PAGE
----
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Started programming on a ZX spectrum in the 80's and have moved through Assembly, Turbo Pascal, C++, C#, Fortran. My main area of focus is engineering and scientific computing like numerical methods and 3D graphics.


13h
comment Calculating rotation using moment of inertia
What is slowing the spinning? You mention no friction, so what is removing energy from the system?
1d
comment What is the force required to move an object between two stationary objects?
Is the fit and slip fit, a press fit or a loose fit? Putting something of size $a$ into a hole of size $a$ is not enough information as the tolerances on the hole and the part effect the insertion force dramatically.
1d
comment Why is less force required to open a door when we apply a force at a greater distance from the hinge?
Yes, either a kick or a punch. Always at the 2/3 point with appropriate ha-ya sound.
1d
comment Why is less force required to open a door when we apply a force at a greater distance from the hinge?
An impulse is just a short lived force. If you target certain rotational acceleration, yes the longer the moment arm $\ell \rightarrow \infty$ the lower the applied force needed. But to minimize the reaction forces at the hinges you need $\ell = \frac{2}{3}L$. Hence the most efficient comment in terms of power ( force and distance).
1d
comment Why is less force required to open a door when we apply a force at a greater distance from the hinge?
The axis of percussion is a distance $\ell = c + \frac{I}{m c}$ from the hinge. $c=\frac{L}{2}$ is the center of mass distance (from hinge), $I$ is the mass moment about the cm and $m$ is the mass. For a door $I=\frac{m}{12} L^2$ and hence $\ell = \frac{2}{3} L$.
Nov
22
comment How much pressure do wheels exert on the ground?
The solution people employ is is discritizing the domain into little rectangles and using the Love/Businesq formula for deflection and pressure $$\delta = \frac{1-\nu^2}{\pi E} \int \frac{P}{|r|}\,{\rm d}A$$
Nov
22
comment How much pressure do wheels exert on the ground?
The actual distribution provides for infinite pressure at the ends (it follows a ${\rm asinh}(1/x)$ when $x \rightarrow 0$. So to get real-real you need to consider local plasticity and non-linear materials. Yikes!
Nov
22
comment How much pressure do wheels exert on the ground?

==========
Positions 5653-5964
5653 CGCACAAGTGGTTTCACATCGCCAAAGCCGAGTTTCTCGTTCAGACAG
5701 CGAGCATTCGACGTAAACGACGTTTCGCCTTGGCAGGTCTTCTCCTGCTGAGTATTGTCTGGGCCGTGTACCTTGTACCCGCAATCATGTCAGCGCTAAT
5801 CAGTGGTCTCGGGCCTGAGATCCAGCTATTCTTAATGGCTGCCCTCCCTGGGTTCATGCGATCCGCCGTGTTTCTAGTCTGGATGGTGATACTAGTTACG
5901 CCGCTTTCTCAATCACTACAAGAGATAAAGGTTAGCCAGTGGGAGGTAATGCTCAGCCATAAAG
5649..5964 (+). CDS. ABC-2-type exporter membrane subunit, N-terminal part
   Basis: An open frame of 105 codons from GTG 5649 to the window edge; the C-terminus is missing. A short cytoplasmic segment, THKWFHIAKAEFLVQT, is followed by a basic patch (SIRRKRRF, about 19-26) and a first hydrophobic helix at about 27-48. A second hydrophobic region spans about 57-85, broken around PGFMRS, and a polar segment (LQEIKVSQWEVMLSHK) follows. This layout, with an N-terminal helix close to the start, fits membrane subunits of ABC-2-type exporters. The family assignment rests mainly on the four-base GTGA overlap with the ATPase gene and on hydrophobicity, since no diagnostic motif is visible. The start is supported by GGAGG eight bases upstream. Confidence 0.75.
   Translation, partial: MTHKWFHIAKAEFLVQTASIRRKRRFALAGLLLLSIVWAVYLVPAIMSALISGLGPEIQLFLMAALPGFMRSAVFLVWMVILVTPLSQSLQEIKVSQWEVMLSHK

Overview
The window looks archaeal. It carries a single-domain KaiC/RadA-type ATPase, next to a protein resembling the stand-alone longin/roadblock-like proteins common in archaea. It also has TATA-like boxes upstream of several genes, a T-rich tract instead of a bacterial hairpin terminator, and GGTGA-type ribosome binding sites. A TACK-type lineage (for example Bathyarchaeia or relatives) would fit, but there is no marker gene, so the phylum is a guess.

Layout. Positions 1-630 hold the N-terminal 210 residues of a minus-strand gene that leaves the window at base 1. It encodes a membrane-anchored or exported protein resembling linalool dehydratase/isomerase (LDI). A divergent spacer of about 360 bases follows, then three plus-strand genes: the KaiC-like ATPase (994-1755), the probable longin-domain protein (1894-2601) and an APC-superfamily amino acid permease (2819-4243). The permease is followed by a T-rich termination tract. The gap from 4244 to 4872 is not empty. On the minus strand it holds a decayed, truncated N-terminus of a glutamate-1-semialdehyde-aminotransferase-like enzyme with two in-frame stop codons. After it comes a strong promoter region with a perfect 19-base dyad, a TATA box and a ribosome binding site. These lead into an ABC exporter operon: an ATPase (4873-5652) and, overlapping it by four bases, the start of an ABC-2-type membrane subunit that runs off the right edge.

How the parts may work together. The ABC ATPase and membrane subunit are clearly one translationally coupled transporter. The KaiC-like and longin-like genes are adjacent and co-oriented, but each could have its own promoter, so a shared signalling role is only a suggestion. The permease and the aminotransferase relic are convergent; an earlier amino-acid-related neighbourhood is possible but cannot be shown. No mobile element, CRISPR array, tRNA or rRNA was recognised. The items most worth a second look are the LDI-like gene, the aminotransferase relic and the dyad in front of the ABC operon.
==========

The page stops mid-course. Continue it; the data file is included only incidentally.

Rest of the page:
The reason a length value is needed is because the pressure distribution is assumed to be constant along the contact, then taking a small slice $\Delta x$ and applying the linear pressure $F/\Delta x$ yielding the width $b$. So the calculation assumes and infinitely long cylinder with linear pressure which is then trimmed to $\ell$.
Nov
21
comment Force and Torque being applied off-center due to magnetic forces
If you apply a pure torque on a (resting) rigid body the center of mass will not move. The body will rotate about the center of mass. Albeit, it is very hard to apply a pure torque (without a net force component). See physics.stackexchange.com/a/81078/392
Nov
21
comment Force and Torque being applied off-center due to magnetic forces
Is this 2D or 3D?
Nov
21
comment Force and Torque being applied off-center due to magnetic forces
A torque does not impose any additional forces. If you have multiple forces then you need to sum them up to get the motion of the center of mass. You also need the net torques (including the effects of force at a distance).
Nov
21
answered How much pressure do wheels exert on the ground?
Nov
21
comment How much pressure do wheels exert on the ground?
Or download en.vinksda.nl/toolkit-mechanical-calculations/… and enter your data.
Nov
20
comment Why is less force required to open a door when we apply a force at a greater distance from the hinge?
The most efficient way to open a door is to kick it $\frac{2}{3}$rds the way away from the hinges. That is where the percussion axis is.
Nov
20
comment How torque and friction cause wheel to roll
The answer is in the question. Motion is caused by the net forces and you only have one force acting in the horizontal direction.
Nov
20
comment Damping Constant for a Ball Rolling in a Bowl
The link is course notes from Carnegie Melon. I do not know who the author is, or what the course# this relates to.
Nov
19
comment What is the true weight in the geostationary satellite?
mass is $10/9.83$ at the poles.
Nov
19
answered Damping Constant for a Ball Rolling in a Bowl
Nov
19
comment Car driving / falling off of a cliff - will it land upright?
If you notice the vehicle rotates and to end. There is nothing stopping it from rotating, so overall it might land any which way. Sort of like a coin toss.
Nov
16
comment Will a stone thrown in space move forever?
Well there are super voids out there en.wikipedia.org/wiki/Void_(astronomy)